For readers who have read the book, there is a lot going on the book and if anyone has any questions, starting in September I’m going to be doing a weekly video Q&A. Readers can send their questions to me on my facebook page or via twitter and I’ll respond via YouTube video.
Also, the publisher is running a very cool contest via www.metawarsbooks.com where readers can win great, high-tech prizes. Go online and pledge your allegiance to the Guardians or the Millennials.
Maggie: Thank you for taking to me Jeff.
Jeff Norton: Thank you Maggie for having me! It’s been a real pleasure and I’m so pleased you enjoyed the book.
Interviewed by Maggie Gogler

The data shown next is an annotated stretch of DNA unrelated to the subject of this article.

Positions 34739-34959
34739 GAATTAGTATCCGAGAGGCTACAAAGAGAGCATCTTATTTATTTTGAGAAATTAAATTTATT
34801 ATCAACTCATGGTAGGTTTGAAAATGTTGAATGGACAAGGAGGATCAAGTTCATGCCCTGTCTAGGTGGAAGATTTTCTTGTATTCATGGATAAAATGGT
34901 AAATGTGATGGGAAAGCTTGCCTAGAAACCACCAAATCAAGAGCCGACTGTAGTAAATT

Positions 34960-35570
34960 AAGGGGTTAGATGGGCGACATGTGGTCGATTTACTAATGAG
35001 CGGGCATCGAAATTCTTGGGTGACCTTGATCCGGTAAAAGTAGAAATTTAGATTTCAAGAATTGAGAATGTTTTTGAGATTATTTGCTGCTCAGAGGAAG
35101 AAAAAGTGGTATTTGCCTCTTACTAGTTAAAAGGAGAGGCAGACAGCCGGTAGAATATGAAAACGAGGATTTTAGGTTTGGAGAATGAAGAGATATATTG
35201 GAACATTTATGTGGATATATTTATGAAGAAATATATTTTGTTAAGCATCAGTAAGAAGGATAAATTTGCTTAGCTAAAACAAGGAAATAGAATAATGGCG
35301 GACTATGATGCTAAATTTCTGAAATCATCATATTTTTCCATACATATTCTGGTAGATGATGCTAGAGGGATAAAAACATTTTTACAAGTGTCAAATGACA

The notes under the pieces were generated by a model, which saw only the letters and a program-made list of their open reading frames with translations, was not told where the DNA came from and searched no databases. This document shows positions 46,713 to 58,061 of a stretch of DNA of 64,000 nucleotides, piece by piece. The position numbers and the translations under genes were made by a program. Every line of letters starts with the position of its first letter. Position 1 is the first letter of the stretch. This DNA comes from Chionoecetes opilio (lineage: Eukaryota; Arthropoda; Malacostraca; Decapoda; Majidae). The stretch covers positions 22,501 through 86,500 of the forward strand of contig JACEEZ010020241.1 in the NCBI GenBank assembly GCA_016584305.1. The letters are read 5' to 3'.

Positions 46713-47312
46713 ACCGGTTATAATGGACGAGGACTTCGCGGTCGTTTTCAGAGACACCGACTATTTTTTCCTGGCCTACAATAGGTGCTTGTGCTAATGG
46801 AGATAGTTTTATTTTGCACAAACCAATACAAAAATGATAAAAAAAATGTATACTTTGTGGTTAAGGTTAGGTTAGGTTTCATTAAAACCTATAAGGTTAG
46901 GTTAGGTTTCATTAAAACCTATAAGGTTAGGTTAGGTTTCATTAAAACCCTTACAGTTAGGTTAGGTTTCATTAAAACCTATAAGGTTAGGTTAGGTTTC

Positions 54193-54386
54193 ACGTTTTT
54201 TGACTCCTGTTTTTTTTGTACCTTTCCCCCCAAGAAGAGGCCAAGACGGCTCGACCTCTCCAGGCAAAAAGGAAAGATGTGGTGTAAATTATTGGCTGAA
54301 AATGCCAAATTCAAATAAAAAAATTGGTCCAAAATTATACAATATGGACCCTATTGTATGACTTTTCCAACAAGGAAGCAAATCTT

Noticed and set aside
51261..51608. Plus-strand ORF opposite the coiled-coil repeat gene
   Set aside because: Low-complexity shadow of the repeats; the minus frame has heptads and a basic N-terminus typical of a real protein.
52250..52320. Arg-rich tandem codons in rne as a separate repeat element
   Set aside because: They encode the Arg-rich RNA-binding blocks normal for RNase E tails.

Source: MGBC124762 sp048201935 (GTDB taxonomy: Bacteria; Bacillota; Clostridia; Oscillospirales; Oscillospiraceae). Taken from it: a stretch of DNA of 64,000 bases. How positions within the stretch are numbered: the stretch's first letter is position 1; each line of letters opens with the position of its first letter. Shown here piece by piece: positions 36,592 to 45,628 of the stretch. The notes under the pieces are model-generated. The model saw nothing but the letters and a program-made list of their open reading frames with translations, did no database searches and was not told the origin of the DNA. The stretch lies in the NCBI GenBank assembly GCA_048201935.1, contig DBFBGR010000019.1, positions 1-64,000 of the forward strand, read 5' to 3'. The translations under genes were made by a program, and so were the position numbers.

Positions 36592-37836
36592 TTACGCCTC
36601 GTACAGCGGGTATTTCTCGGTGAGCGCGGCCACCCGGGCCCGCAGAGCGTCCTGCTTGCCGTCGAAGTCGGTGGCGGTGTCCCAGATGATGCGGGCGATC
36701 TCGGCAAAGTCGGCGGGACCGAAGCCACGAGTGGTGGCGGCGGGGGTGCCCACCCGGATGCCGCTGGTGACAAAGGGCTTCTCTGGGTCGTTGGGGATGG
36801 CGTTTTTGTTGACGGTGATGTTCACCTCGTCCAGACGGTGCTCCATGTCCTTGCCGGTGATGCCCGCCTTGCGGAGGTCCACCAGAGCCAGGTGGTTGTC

About View of the ArtsWe are open-minded individuals, for whom there are no limits. We always seem to spend our last few pennies on the arts instead of bread and butter! Oh well, it’s worth it! You will always find us in a cinema, at film festivals, fashion shows, concerts, galleries or the theatre. We are a group of female film critics, arts journalists, and photographers.
Latest Posts By View of the Arts
- 04.15.21Kim Hyun Joong’s First Online Solo Concert of 2021 Is Set to Take Place in May
- 04.15.21BFI Flare: LGBTQ+ Film Festival: “Rurangi” Review
- 04.10.21Westlife To Make History With Two Wembley Stadium Shows This August
- 04.10.21BlackStar Film Festival’s 10th edition to take place August 4-8, 2021.
- 04.10.21BFI Flare: LGBTQ+ Film Festival: “Boy Meets Boy” Review